United States District Court, D. South Carolina, Columbia Division
OPINION AND ORDER GRANTING MOTION FOR SUMMARY
CAMERON MCGOWAN CURRIE Senior United States District Judge
this action, Plaintiff, Nationwide Mutual Fire Insurance
Company (“Nationwide”), seeks a declaratory
judgment that it has no obligation to provide liability
coverage to Defendant Appolonia Rush (“Rush”) for
claims arising from a vehicle accident in which Defendants
Robert and Toni Van Sickle (“Van Sickles”) were
injured. Those claims are now pending in Van Sickle and
Van Sickle v. Rush and Prince, SC Com. Pl. Case No.
2016-CP-43-620 (“Underlying Action”).
matter is before the court on Nationwide's motion for
summary judgment. For the reasons set forth below, the motion
judgment should be granted if “the movant shows that
there is no genuine dispute as to any material fact and the
movant is entitled to judgment as a matter of law.”
Fed.R.Civ.P. 56(a). It is well established that summary
judgment should be granted “only when it is clear that
there is no dispute concerning either the facts of the
controversy or the inferences to be drawn from those
facts.” Pulliam Inv. Co. v. Cameo Properties,
810 F.2d 1282, 1286 (4th Cir. 1987). The party moving for
summary judgment has the burden of showing the absence of a
genuine issue of material fact, and the court must view the
evidence before it and the inferences to be drawn therefrom
in the light most favorable to the nonmoving party.
United States v. Diebold, Inc., 369 U.S. 654, 655
56(c)(1) provides as follows:
(1) A party asserting that a fact cannot be or is genuinely
disputed must support the assertion by:
(A) citing to particular parts of materials in the record,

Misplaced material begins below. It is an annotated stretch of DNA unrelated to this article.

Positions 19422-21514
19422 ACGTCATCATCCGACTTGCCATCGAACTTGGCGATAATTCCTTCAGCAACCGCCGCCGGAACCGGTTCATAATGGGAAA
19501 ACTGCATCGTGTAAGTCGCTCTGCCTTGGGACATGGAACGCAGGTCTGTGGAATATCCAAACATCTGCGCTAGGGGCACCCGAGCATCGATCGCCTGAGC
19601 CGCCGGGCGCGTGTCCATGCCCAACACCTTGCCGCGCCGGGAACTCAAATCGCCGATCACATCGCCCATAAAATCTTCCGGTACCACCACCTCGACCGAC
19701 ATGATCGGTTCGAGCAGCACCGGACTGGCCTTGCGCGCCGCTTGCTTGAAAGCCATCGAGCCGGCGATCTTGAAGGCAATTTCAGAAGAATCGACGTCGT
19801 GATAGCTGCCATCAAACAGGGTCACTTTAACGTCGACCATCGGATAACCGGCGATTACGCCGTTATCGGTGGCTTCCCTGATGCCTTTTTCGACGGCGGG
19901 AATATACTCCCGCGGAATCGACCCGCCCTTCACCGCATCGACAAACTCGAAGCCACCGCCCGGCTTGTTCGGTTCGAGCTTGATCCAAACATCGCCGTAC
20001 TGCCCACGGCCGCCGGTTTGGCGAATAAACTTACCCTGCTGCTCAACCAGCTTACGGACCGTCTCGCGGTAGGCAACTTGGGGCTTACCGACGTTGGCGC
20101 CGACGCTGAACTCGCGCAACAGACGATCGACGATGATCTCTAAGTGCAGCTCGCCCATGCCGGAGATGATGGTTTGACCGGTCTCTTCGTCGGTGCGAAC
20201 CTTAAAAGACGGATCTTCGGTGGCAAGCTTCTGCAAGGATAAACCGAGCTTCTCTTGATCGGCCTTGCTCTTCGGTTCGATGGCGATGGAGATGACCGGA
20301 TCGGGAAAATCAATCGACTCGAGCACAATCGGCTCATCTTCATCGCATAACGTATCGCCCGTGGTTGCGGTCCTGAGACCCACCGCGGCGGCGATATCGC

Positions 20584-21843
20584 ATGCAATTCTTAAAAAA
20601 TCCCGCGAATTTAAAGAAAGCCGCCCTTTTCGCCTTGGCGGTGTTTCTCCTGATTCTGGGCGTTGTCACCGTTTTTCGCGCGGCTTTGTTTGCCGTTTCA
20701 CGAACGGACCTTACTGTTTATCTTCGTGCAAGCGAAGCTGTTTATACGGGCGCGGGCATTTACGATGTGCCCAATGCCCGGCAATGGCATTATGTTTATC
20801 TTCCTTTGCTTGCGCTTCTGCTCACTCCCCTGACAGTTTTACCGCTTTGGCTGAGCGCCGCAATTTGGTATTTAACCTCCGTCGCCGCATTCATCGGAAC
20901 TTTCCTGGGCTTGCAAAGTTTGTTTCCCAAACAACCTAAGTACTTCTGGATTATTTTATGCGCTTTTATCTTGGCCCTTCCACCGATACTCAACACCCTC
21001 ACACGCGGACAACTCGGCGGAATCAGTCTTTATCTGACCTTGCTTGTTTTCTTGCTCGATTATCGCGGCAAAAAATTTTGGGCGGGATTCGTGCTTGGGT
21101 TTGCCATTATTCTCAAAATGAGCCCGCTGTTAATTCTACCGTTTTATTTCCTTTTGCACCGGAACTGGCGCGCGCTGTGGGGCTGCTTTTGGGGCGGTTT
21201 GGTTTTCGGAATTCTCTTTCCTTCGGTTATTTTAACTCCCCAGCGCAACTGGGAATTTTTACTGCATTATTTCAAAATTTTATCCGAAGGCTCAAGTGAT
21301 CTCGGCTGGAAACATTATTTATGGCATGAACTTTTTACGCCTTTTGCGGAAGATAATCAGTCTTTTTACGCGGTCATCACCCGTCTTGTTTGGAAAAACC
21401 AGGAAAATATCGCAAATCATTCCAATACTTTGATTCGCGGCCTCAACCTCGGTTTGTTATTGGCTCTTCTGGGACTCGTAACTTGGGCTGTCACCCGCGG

including depositions, documents, electronically stored
information, affidavits or declarations, stipulations . . .,
admissions, interrogatory answers or other materials; or
(b) showing that the materials cited do not establish the
absence or presence of a genuine dispute, or that an adverse
party cannot produce admissible evidence to support the fact.
Fed. R. Civ. P. 56(c)(1).
April 5, 2015, the vehicle driven by Rush struck the Van
Sickles' vehicle when Rush drove into its path. ECF No.
1-2, Underlying Action, Compl. ¶ 4 (incorrectly depicted
in the Underlying Action Complaint as the second paragraph
3). The Van Sickles allege Rush is liable for their injuries
because she was speeding and failed to keep her vehicle under
control and the accident was caused by her reckless driving.
Underlying Action, Compl. ¶¶ 4-5. They allege Ms.
Lois Prince (“Prince”), the owner of the vehicle,
is liable for Rush's negligence because she entrusted the
vehicle to Rush, authorizing her to drive the vehicle.
Underlying Action, Compl. ¶¶ 16, 18, 31. While
Prince was the owner of the vehicle, she allowed her son,
Broderick Goodwin (“Goodwin”), to use the vehicle
starting in 2009. ECF No. 25-4, Prince Dep. 13:6-14:1. At
that point, Goodwin did not reside with his mother, and she
acquired another car for her use. Id. at 14:2-9.
Both Goodwin and Prince testified at deposition that Prince
told Goodwin only he could drive the car, and no one else was
allowed to do so. Id. at 14:21-15:9; ECF No. 25-5,
Goodwin Dep. 13:19-14:8.
Nationwide Policy (“Policy”) that insures the
vehicle owned by Prince provides coverage for damages:
for which you are legally liable as a result of an accident
arising out of the ownership; maintenance or use; or loading
or unloading of your auto. A relative also has this
protection. So does any person or organization who is liable